How rugby's toughest ever players earned their nicknames - Ruck

How rugby’s toughest ever players earned their nicknames

Rugby nicknames are a rich, humorous and sometimes mildly obscene part of the game. From the ubiquitous ‘big’ or adding ‘ers’ to the end of the surname, at the other end of the scale you have the more ingenious examples, such as English centre Billy Twelvetrees being called ‘36’ after one of his Irish clubmates pointed out that in his accent ‘twelve trees’ total that number.

Australian legend John Eales, a goal-kicking, twice World Cup-winning lock, was called ‘Nobody’ because “Nobody’s perfect”. Another favourite is former Wales winger Chris Czekaj, who was nicknamed 28 by his teammates at Cardiff. Why? Well that’s how many points you would get in Scrabble for his surname!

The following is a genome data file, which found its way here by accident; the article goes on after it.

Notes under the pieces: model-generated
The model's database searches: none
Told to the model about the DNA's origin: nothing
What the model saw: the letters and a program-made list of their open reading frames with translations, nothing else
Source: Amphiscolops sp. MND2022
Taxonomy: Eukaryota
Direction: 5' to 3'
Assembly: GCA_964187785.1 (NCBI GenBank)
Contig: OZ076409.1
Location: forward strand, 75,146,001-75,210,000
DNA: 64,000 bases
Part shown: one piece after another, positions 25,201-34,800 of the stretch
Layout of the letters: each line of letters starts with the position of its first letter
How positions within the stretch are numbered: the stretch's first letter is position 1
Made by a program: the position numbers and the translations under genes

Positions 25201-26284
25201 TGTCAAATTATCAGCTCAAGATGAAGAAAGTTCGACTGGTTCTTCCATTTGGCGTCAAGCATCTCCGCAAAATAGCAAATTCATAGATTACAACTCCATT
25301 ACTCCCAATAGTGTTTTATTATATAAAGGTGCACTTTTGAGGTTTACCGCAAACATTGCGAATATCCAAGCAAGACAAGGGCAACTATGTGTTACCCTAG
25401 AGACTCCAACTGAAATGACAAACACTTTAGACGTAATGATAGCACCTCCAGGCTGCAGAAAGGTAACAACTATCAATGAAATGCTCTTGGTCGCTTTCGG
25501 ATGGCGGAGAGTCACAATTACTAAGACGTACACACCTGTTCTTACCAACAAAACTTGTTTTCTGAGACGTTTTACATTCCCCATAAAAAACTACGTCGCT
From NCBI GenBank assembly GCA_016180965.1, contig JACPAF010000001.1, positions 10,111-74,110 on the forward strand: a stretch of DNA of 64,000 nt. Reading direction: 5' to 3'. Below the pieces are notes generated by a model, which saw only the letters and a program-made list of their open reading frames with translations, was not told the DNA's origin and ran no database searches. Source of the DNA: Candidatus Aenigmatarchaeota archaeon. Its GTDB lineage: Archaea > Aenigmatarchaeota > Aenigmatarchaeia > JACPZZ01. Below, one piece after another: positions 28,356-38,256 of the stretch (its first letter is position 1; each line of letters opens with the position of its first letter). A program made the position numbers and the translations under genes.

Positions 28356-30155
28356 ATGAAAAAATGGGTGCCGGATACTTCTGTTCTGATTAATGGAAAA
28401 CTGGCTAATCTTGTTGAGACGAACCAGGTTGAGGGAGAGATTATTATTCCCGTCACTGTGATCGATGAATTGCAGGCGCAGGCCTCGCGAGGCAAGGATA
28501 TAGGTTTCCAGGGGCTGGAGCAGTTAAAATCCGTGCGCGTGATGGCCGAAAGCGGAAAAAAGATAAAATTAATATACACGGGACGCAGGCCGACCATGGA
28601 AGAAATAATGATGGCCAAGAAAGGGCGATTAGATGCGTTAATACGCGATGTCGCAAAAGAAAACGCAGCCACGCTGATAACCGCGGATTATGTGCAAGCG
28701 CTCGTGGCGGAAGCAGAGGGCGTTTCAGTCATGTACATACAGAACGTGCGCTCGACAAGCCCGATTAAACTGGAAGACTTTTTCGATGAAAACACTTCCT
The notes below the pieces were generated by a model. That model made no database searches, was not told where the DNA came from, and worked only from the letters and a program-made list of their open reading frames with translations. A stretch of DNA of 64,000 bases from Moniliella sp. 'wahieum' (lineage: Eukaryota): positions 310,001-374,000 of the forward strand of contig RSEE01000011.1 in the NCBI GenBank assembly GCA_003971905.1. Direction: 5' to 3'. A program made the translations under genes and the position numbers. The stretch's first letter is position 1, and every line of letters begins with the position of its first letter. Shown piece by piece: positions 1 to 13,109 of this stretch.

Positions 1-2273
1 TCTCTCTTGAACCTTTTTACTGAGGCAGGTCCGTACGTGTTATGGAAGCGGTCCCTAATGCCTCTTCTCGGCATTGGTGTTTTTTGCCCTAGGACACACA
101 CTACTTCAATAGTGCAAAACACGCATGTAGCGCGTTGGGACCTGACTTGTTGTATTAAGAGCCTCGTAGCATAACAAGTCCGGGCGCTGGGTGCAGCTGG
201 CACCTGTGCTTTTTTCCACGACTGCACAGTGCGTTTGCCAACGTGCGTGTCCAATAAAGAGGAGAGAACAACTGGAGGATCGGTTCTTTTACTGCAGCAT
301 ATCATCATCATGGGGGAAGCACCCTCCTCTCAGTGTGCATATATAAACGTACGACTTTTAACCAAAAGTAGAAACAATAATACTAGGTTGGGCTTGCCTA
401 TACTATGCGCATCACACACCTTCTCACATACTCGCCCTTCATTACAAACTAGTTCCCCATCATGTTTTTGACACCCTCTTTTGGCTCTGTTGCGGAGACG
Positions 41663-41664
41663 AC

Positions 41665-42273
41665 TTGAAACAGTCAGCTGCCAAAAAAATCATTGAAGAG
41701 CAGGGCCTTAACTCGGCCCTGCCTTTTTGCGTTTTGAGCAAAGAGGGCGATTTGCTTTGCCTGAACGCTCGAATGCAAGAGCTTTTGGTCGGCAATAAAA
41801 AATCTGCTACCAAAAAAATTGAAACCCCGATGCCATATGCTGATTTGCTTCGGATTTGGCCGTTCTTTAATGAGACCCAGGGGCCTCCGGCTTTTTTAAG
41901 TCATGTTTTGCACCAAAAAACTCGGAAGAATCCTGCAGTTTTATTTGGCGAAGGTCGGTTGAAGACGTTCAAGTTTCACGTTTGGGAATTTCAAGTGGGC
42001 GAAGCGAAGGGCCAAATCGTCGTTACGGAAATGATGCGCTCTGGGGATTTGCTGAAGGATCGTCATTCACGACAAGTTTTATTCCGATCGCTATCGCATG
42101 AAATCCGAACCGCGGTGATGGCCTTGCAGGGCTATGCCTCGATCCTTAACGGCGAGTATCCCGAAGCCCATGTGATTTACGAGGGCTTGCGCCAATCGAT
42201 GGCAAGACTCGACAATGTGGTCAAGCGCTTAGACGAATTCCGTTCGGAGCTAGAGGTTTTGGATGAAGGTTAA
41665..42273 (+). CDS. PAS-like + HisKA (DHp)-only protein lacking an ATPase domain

In writing Hard Men of Rugby a new book featuring 20 of the toughest players to ever play the game, from pre-WWI firebrands to modern day YouTube sensations I uncovered the most had at least one nickname so today we run down five of the best … 

Brian Lima AKA ‘The Chiropractor’

Despite having no formal medical training the Samoan great gained his reputation for his bone-crunching tackling that lit up five world cups. Speaking to me for this book, he recalls its origins: “I got it in 1996, which was my first Super 12 year with the Otago Highlanders. John Leslie, the captain of the Highlanders at the time, and the other boys started calling me ‘the Chiropractor’ so I asked John why and he told me that a chiropractor is a doctor who can click bones, literally. They said that every time I connected a tackle, they could hear ‘bones clicking’! Hence, the nickname! I am not sure I liked it at first but after all these years I don’t mind being called it.” Few players who had an unscheduled appointment with the Chiropractor would forget it! 


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